7 Oct 2014

Salvation Army open to buying state houses

8:44 am on 7 October 2014

A major social services provider is open to the idea of buying some state-owned houses so low-income families are not put out on the street.

The Government is planning a shake up of its housing stock and a sell off of potentially thousands of its homes is on the cards.

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Photo: PHOTO NZ

In his cabinet reshuffle yesterday, Prime Minister John Key put housing high on the government's agenda.

Finance Minister and deputy Prime Minister Bill English was put in charge of Housing New Zealand, Nick Smith is continuing his role as Minister for Building and Construction and Paula Bennett takes up the new portfolio as Minister of Social Housing.

A recent review found about 22,000 of the government's 68,000 homes were in the wrong place or were the wrong size.

Mr English is signalling a sell off of state-owned houses and said some will go to organisations that already provide some social housing.

"People who have indicated strong interest in them including organisations like the Salvation Army," he said.

"We've got plenty of people who want us get on with the job of allowing them to help solve our housing problem."

Mr English said government monopoly on social housing was not meeting the needs of many people with serious housing requirements.

"So we've been working with the whole housing sector and councils to do whatever we can to get houses on the ground faster."

Social services director for the Salvation Army, Major Campbell Roberts, is open to the idea of the sales.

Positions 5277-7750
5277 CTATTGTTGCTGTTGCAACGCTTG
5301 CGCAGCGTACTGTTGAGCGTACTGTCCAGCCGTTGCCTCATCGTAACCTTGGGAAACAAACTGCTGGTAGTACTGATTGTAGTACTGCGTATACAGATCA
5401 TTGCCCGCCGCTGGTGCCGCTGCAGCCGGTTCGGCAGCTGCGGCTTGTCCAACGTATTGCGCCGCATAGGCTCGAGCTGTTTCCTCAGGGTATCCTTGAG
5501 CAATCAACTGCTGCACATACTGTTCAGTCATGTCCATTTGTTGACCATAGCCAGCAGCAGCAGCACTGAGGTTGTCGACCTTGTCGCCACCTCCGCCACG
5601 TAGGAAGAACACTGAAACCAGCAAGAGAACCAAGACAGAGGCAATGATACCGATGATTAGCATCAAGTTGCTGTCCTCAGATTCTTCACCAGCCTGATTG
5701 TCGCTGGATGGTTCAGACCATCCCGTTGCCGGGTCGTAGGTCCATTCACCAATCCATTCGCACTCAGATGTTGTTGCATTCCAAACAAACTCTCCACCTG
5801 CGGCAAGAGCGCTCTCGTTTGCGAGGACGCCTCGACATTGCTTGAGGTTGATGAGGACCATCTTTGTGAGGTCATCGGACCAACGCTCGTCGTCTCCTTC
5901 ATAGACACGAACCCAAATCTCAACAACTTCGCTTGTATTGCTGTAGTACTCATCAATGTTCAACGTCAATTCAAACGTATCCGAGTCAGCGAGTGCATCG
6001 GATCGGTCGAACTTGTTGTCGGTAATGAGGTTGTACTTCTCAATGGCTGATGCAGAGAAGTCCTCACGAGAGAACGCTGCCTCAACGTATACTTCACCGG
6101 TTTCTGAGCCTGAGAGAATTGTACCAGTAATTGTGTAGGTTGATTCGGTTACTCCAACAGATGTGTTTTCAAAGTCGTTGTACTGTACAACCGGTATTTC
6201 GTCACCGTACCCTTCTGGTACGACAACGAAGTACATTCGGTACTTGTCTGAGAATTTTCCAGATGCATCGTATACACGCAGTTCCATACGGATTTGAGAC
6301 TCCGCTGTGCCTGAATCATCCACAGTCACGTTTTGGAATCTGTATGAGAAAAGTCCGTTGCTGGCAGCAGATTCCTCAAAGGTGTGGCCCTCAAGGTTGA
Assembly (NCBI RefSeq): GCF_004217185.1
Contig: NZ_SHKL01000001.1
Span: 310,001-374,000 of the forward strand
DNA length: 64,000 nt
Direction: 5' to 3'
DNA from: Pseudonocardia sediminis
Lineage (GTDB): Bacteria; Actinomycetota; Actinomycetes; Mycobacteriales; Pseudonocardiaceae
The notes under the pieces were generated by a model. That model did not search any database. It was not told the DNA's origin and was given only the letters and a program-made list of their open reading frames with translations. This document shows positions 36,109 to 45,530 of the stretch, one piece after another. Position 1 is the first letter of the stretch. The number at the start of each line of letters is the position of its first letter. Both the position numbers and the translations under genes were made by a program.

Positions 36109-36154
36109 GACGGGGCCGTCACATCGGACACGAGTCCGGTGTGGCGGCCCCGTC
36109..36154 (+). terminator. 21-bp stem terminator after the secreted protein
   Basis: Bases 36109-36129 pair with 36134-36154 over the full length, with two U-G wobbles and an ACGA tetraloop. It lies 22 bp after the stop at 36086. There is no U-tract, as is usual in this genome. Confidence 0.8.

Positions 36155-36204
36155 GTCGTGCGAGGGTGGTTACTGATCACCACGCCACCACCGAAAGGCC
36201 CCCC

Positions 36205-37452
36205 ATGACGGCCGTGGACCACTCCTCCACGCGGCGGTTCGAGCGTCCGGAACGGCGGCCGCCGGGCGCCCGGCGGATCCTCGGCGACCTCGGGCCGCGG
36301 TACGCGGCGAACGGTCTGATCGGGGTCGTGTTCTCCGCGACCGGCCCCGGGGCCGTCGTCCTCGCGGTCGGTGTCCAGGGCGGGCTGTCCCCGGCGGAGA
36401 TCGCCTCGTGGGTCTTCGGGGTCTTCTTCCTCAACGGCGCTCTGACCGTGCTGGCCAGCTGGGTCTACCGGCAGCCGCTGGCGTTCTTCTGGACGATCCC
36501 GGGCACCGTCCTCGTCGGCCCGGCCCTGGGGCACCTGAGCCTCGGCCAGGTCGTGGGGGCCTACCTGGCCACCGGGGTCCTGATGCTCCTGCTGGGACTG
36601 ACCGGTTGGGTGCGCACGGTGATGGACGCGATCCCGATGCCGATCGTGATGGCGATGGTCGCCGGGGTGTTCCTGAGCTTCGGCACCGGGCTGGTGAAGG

"There's a case to be made for options in terms of social housing.

"The problem with the state monopoly has been that it hasn't always been the best quality of housing provided and not enough variety."

But Major Roberts would not support any sale of state houses onto the open market.

"We, at the present in New Zealand, don't have enough social housing, so to reduce that number further would be a major problem," he said.

"What there needs to be is an increase in the numbers of social houses."

Child Poverty Action Group co-convenor Alan Johnson said a transfer of social housing would not address the wider problem.

"The real problem here is it doesn't add anything to the stock of social housing. It just proves as distraction," he said.

"The bigger issue especially in places like Auckland and Christchurch is there simply isn't enough stock."

Mr English said there is no target about how many state houses the government wants to sell, and it was not about reducing the number of houses for low income families.